Swimming in a Fountain of Youth

Miriam Larson hasn’t forgotten losing swim meets to Esther Williams at the Pasadena Athletic Club during high school, a competitive spirit that continues to this day. Williams may have gone on to fame as a mermaid of the silver screen, but Larson hasn’t exactly been treading water.

The Unsyncables, the synchronized swimming team that Larson co-founded in 1985, has taken four trophies for overall performance since 1997 in the United States Synchronized Swimming Master’s competition.

Sports purists may crack wise, but “synchro,” in which swimmers perform choreographed routines with costumes and music, is a demanding endurance discipline going well beyond the “ ‘Strictly Ballroom’ with water wings” image. After the sport debuted at the ’84 Summer Olympics, Larson, 82, and friend Lizzi Jakobsen of Arcadia joined a class at the Pasadena YWCA, because, according to Jakobsen, 74, “regular swimming can get boring.” Seventeen years later, the Unsyncables owe much to the coaching of Dawn Bean, 74, a synchro competition director at the ’84 Olympics. The floundering group had sought out Bean in 1992 before entering its first world competition. “I was horrified by what they were trying to do,” Bean says.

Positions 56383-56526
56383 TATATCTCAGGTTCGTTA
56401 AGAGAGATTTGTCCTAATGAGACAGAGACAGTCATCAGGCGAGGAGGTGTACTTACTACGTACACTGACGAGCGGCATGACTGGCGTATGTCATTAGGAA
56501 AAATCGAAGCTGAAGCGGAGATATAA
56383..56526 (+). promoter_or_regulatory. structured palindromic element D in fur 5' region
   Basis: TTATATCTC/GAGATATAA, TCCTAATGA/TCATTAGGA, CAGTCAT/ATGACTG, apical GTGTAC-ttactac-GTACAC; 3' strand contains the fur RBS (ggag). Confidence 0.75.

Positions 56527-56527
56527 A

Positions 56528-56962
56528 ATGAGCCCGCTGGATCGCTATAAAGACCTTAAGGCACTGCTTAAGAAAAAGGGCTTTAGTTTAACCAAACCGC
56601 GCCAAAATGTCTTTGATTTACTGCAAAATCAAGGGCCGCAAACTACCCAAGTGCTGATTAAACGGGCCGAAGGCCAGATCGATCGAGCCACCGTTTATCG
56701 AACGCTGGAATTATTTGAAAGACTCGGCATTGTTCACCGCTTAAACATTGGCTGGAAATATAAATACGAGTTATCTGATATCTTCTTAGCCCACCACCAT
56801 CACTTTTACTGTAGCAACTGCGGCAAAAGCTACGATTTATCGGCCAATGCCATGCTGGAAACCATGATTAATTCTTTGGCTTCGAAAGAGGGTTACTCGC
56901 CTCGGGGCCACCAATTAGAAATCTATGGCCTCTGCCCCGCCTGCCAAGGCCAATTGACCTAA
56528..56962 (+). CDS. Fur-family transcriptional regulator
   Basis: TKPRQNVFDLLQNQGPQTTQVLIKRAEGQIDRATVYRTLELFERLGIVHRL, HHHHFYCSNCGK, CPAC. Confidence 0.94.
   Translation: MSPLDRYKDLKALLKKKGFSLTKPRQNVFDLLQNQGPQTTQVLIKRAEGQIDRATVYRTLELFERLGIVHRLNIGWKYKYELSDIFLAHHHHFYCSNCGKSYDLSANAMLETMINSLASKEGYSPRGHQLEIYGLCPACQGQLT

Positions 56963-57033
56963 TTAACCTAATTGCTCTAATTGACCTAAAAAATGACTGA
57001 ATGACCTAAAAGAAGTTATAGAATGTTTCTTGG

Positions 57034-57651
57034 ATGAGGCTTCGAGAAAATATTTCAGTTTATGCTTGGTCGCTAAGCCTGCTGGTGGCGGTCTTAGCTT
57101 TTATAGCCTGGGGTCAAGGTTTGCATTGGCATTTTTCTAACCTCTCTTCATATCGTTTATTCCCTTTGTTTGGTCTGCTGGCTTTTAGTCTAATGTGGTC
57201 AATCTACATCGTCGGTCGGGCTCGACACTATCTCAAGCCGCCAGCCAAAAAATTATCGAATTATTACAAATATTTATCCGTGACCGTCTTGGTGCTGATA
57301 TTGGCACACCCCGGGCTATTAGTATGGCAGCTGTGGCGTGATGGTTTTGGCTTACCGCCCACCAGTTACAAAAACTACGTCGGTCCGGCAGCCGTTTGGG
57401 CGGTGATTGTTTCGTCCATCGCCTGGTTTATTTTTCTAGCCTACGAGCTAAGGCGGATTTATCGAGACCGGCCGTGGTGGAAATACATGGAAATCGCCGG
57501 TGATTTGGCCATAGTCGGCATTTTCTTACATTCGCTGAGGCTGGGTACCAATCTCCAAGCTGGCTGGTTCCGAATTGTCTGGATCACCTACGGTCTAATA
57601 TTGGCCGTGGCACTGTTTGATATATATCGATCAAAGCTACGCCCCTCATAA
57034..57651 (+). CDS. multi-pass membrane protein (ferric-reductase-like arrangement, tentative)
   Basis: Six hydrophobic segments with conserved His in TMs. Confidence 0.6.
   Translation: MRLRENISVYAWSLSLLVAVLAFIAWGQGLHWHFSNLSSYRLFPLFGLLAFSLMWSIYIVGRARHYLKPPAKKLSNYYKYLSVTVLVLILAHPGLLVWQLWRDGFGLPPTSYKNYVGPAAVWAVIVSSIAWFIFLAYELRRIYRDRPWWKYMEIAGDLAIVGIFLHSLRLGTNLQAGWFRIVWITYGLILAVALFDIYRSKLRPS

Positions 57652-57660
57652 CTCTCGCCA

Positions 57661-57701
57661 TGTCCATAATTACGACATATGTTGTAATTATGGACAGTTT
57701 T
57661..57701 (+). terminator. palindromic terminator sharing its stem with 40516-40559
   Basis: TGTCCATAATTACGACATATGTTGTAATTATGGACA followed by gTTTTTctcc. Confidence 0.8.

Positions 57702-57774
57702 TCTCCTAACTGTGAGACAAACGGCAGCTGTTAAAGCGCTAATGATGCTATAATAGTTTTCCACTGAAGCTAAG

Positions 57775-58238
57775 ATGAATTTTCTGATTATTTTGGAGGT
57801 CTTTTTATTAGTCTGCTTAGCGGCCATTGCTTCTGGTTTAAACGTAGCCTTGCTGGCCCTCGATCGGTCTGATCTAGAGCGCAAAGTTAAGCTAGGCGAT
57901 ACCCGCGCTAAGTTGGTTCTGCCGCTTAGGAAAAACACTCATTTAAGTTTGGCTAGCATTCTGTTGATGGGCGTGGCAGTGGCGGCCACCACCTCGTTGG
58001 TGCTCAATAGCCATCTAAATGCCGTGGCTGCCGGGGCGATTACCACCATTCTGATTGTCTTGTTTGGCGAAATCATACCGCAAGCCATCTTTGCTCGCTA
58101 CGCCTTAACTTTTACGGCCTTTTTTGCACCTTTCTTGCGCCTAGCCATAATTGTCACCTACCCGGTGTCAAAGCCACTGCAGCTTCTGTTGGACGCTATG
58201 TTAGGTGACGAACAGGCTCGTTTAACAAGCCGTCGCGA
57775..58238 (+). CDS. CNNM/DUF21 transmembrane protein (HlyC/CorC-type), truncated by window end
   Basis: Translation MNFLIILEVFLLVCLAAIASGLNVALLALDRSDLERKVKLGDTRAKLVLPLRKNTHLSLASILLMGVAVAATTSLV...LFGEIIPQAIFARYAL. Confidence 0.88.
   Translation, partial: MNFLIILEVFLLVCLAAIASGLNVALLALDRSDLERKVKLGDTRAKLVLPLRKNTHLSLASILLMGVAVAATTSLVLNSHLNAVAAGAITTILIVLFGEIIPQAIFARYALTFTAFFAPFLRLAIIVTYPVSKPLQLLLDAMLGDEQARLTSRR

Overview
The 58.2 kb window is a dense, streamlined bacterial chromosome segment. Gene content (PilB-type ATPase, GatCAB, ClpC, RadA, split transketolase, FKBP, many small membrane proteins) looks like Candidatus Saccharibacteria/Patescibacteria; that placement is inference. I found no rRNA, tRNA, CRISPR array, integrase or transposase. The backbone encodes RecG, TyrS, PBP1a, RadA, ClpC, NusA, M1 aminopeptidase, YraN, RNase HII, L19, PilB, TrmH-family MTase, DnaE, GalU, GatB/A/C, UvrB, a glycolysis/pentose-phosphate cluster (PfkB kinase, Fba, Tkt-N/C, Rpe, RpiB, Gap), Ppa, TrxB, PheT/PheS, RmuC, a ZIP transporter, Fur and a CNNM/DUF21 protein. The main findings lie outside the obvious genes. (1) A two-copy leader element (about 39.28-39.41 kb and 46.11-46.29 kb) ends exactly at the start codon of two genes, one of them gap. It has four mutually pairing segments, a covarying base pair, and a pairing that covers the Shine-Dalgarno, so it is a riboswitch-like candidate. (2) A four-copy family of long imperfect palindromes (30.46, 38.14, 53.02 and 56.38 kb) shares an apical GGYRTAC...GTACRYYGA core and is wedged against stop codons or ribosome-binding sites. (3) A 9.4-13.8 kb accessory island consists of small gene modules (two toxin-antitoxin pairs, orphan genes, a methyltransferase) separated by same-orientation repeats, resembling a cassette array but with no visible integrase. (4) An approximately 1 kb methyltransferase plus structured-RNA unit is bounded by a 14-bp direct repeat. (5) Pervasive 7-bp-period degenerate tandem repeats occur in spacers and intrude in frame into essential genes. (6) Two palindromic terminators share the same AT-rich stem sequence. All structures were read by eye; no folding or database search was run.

The Unsyncables welcome swimmers of all experience levels and range in age from 22 to 82.


Some members compete, while others just enjoy the sport in weekly practices at the City opf Industry Pacific Palms resort pool. The group of about 30 members stays afloat financially by performing water shows. “I enjoy the shows more than competition,” says Jenifer Hanrahan, 30, of Aliso Viejo. “After it’s over, you get to drink wine and eat caviar.”

More competitive than her younger teammate, Larson maintains a rivalry at national competitions with a fellow octogenarian from another team--shades, perhaps, of those long-ago matches against Williams. Win or lose, the bathing beauties of the Unsyncables delight in their sport. Best of all, Larson adds, “You don’t feel old in the water.”

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